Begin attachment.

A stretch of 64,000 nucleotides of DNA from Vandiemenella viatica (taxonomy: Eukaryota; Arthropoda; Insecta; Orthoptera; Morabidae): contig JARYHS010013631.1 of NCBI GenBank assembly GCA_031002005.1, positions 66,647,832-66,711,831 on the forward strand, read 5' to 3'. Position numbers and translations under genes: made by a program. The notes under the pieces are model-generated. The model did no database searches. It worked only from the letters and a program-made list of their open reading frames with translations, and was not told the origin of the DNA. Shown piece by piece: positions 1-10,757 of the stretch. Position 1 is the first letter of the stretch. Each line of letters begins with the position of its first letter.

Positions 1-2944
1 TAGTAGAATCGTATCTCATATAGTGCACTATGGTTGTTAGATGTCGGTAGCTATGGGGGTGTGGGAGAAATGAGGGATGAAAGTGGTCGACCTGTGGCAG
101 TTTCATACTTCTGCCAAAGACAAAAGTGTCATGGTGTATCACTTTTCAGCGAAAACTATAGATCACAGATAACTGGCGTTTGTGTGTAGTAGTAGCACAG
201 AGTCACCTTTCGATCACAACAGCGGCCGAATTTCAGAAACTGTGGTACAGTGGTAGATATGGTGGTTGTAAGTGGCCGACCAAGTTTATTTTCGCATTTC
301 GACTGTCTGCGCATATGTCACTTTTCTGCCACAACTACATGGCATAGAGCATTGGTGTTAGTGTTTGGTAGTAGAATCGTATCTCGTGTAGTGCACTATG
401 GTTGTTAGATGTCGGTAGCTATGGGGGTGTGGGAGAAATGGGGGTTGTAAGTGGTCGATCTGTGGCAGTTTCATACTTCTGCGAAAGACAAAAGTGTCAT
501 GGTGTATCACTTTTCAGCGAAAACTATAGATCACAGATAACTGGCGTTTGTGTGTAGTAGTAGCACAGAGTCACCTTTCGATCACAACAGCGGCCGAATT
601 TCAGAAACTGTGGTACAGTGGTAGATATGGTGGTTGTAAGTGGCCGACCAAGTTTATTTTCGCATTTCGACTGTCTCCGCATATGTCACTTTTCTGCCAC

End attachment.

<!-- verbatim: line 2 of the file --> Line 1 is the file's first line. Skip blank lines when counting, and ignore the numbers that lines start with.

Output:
Positions 1-2944